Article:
This course explores a number of important theoretical issues concerning law. These issues include the nature and function of law in modern societies, the nature of citizens' obligations under law, the nature of legal reasoning and the interpretation of legal texts, the relationship between law, power, justice and democracy and the capacity of the law to provide for gender, cultural and other forms of difference. The course proceeds by way of a critical examination of the leading contemporary schools of thought about law and legal issues. In the course of this examination, specific attention may be paid to the perspectives of these schools on such topical issues as civil disobedience, freedom of speech and indigenous sovereignty.
Upon successful completion, students will have the knowledge and skills to:Upon successful completion of this course, it is expected that students will be able to:
1. Discuss and explain key kinds of descriptive, justificatory and critical argumentation about law and legal issues;
2. Explain and identify familiarity with the ideas of key thinkers in legal theory;
3. Discuss and critically evaluate the ideas and arguments of legal theorists covered in the course;
4. Identify and discuss in a more theoretically informed style law and legal issues;
5. Identify and critically engage with some of the theoretical background of legal decisions and contemporary legal issues;
6. Formulate, devise and then orally present a theoretically informed analysis and argument about matters raised in this course.
7. Engage critically in a theoretically informed and well-structured analysis and argument in relation to matters raised in this course.
8. Reflect critically upon written legal theoretical materials relevant to the learning activities engaged in in this course.
Indicative AssessmentThere are three compulsory items of assessment:
• a seminar presentation worth 20% of the final mark;
• a research essay (2000 words) worth 40% of the final mark; and
• a final examination worth 40% of the final mark.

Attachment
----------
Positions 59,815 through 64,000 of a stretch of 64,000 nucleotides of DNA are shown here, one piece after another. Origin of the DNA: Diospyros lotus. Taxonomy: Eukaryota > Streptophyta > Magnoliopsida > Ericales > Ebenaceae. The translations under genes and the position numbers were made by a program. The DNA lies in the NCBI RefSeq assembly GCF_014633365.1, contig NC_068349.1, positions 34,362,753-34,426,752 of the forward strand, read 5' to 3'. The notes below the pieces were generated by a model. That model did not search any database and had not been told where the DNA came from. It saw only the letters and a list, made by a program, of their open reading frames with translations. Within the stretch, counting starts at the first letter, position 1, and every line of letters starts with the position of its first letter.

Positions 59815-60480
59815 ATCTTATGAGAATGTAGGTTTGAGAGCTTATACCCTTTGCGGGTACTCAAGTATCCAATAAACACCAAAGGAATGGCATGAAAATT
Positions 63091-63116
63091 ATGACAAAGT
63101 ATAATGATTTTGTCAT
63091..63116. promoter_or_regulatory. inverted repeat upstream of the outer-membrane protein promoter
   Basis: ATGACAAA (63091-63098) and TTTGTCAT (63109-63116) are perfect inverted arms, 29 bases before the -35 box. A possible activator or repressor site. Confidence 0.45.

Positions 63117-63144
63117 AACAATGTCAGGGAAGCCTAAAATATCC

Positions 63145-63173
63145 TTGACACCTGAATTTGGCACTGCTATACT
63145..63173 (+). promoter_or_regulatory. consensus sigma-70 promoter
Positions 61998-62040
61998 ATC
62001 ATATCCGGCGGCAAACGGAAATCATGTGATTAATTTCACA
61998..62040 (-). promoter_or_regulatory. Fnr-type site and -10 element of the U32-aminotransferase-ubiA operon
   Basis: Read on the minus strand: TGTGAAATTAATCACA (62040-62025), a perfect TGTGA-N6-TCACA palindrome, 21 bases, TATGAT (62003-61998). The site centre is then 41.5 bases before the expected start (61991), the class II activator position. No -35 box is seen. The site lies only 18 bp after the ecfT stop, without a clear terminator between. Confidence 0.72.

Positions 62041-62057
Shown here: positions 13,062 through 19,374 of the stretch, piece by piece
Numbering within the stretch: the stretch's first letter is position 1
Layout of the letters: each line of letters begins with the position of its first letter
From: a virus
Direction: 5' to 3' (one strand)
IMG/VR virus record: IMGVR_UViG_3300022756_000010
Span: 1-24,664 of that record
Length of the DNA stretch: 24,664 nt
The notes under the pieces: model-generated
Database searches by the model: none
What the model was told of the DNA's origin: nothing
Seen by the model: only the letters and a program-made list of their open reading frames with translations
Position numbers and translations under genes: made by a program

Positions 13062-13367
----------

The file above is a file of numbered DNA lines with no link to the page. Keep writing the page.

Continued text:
The ANU uses Turnitin to enhance student citation and referencing techniques, and to assess assignment submissions as a component of the University's approach to managing Academic Integrity. While the use of Turnitin is not mandatory, the ANU highly recommends Turnitin is used by both teaching staff and students. For additional information regarding Turnitin please visit the ANU Online website.
WorkloadThere are two one-hour lectures per week plus one one hour seminar per week. In addition to attending classes students should allocate approximate 6 hours to reading in preparation for class. Students are expected to devote approximately 9 hours overall per week to this course.
Effective learning in this course will be achieved by a combination of:
1. Reading, analysing and critically reflecting upon the required readings each week - together with recommended and other related written and online materials where appropriate;
2. Critically reflecting upon and engaging with the ideas and discussion generated in course lectures;
3. Participating in weekly seminars, including critically reflecting upon and engaging with the seminar presentations of your peers;
4. Engaging in informal discussion with your peers and others about the issues and ideas encountered in this course
Requisite and Incompatibility
Tuition fees are for the academic year indicated at the top of the page.
If you are a domestic graduate coursework or international student you will be required to pay tuition fees. Tuition fees are indexed annually. Further information for domestic and international students about tuition and other fees can be found at Fees.
- Student Contribution Band:
- Unit value:
- 6 units
If you are an undergraduate student and have been offered a Commonwealth supported place, your fees are set by the Australian Government for each course. At ANU 1 EFTSL is 48 units (normally 8 x 6-unit courses). You can find your student contribution amount for each course at Fees. Where there is a unit range displayed for this course, not all unit options below may be available.
Offerings, Dates and Class Summary Links
ANU utilises MyTimetable to enable students to view the timetable for their enrolled courses, browse, then self-allocate to small teaching activities / tutorials so they can better plan their time. Find out more on the Timetable webpage.
Class summaries, if available, can be accessed by clicking on the View link for the relevant class number.
|Class number||Class start date||Last day to enrol||Census date||Class end date||Mode Of Delivery||Class Summary|
|3525||20 Jul 2015||07 Aug 2015||31 Aug 2015||30 Oct 2015||In Person||N/A|